The southwest corner of Manitoba has declared a state of emergency due to flooded out roads and fields.

The Rural Municipality of Edward has closed 65 kilometres of roads as a result.

The gravel roads are either covered in water or are so soft, they have been scored with ruts — some so deep they resemble war trenches. Highways 256, 3, and 83 are all in terrible shape, according to local officials.

Ruts in the road

Many of the roads in the Rural Municipality of Edward are in terrible shape, turned into mushy ruts, due to an excess of water in the area. ( Courtesy Lisa Pierce)

"It's so wet I've heard of guys getting stuck to the axles [of their trucks]

," said Debbie McMechan, a councillor in the RM, located in Manitoba's extreme southwest corner near both the Saskatchewan and U.S. borders.

While some of the excessive water is due to large amounts of rain, much of it is runoff from fields in the neighbouring province.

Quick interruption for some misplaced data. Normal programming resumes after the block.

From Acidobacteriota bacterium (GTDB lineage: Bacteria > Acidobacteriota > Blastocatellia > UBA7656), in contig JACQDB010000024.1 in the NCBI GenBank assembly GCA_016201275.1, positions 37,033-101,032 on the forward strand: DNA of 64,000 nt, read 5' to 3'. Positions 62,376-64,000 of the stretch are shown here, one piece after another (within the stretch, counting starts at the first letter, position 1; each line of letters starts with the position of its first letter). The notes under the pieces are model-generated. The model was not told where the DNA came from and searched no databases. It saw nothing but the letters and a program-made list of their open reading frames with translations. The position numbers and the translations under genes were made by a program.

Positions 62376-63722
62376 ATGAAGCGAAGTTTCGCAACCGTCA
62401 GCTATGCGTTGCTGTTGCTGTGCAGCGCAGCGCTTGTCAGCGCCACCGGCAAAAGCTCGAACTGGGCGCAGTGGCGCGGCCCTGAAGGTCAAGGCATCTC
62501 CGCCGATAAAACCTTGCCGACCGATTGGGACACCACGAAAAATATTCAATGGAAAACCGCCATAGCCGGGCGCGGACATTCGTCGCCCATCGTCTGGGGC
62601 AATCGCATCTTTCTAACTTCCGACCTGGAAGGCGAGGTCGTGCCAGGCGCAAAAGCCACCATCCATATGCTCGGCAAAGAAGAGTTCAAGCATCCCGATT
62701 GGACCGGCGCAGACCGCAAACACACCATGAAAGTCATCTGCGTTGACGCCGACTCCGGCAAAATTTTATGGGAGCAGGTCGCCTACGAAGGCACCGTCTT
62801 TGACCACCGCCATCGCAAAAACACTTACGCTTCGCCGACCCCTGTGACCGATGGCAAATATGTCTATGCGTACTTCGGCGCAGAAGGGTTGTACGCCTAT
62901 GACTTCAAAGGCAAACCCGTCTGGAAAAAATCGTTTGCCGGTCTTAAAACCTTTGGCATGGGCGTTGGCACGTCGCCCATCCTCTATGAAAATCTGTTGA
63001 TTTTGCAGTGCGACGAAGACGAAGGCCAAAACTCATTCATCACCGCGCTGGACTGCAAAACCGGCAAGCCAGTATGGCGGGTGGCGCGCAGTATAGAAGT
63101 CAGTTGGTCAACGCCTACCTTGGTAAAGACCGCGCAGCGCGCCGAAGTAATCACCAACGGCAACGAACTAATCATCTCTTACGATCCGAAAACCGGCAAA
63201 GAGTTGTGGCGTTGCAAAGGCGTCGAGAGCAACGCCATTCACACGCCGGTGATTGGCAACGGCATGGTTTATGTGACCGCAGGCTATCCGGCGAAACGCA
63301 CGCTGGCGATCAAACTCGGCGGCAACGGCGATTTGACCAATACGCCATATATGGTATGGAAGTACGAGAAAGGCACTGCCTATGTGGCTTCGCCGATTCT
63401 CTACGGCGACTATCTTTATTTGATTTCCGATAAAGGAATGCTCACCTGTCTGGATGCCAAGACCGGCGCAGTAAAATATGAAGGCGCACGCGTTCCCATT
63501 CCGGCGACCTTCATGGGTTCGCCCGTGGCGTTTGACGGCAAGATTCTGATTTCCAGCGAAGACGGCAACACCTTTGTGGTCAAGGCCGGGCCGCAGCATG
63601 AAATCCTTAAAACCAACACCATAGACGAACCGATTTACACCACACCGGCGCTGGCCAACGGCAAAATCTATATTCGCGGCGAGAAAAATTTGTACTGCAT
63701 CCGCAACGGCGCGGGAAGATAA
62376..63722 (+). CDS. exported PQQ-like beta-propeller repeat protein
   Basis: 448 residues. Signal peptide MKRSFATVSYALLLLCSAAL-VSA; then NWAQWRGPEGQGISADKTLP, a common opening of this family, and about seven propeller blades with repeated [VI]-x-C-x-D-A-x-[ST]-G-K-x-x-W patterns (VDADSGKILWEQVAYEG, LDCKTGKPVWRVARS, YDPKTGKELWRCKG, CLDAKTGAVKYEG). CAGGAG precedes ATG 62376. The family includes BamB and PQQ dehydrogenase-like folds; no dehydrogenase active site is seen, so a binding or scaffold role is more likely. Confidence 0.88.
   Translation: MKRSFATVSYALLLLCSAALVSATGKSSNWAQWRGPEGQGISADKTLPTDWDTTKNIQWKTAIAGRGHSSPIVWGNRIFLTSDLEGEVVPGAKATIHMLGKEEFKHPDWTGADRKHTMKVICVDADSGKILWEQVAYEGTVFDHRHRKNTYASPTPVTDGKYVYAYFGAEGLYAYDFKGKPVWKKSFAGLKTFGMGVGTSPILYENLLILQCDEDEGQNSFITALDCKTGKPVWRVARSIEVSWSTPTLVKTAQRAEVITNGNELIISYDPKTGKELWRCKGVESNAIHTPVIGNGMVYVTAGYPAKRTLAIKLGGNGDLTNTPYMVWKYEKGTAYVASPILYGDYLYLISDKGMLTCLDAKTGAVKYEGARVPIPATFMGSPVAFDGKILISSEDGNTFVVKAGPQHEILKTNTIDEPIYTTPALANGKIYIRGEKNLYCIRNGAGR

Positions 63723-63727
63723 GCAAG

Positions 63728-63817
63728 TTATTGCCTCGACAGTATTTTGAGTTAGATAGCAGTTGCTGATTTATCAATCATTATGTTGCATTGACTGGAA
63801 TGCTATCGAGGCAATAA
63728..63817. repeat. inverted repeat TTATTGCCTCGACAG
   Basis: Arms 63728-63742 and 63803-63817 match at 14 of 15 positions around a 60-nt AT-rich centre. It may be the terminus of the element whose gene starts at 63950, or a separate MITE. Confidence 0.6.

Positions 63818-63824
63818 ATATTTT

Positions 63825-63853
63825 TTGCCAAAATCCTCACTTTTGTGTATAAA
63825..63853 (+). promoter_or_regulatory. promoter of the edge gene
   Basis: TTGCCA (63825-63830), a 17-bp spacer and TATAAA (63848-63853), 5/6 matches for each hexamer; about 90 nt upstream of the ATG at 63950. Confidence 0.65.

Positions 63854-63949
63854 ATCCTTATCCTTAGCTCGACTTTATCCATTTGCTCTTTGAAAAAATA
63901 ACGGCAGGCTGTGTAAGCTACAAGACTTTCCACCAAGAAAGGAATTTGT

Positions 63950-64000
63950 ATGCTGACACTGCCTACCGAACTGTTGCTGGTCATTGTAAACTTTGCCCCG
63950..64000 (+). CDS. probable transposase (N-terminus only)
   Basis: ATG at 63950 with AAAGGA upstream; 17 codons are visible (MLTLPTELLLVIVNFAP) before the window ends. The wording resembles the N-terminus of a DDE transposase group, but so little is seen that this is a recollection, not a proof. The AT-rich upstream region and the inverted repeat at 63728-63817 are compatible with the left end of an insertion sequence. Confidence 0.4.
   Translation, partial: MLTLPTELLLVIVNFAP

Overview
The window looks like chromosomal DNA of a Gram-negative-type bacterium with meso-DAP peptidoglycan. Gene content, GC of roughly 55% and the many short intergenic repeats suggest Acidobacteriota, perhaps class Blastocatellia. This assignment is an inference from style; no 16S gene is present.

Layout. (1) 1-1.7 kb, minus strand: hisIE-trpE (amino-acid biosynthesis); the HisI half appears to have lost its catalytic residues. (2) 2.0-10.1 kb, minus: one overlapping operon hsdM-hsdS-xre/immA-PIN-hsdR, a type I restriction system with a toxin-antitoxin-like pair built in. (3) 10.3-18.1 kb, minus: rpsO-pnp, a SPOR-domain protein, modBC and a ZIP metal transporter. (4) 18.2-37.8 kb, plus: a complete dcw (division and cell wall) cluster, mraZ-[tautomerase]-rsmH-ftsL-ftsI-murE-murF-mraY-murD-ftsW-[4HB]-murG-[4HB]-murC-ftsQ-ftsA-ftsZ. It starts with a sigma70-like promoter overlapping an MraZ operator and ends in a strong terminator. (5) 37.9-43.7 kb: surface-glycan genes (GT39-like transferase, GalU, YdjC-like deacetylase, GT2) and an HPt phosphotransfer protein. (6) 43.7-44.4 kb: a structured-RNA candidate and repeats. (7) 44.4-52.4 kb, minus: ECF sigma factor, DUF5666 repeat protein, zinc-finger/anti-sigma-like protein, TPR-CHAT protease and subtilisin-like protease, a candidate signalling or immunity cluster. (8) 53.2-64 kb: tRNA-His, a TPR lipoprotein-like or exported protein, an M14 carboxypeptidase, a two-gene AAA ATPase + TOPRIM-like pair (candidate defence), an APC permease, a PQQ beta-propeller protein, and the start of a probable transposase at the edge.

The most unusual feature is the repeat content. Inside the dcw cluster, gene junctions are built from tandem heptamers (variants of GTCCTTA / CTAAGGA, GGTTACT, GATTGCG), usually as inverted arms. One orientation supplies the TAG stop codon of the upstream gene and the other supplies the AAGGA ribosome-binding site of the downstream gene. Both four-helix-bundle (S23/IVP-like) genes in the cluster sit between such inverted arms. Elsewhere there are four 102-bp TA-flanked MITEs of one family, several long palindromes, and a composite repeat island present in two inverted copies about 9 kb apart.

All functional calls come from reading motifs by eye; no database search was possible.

"We have become a sponge for the water coming out of Saskatchewan," McMechan said.

The runoff problem started about three years ago with increased drainage coming from Saskatchewan and tighter regulations for local drainage, she said.

That means more water coming in and a greater restriction on where it can go from there.

"So we sort of got caught in a no-man's land between the wild west of drainage and where things were pretty regulated," said McMechan. "We're throwing up our hands. We don't know what to do for our people.

"Right now we have farmers here that won't have planted a crop in three years, on very arable farmland."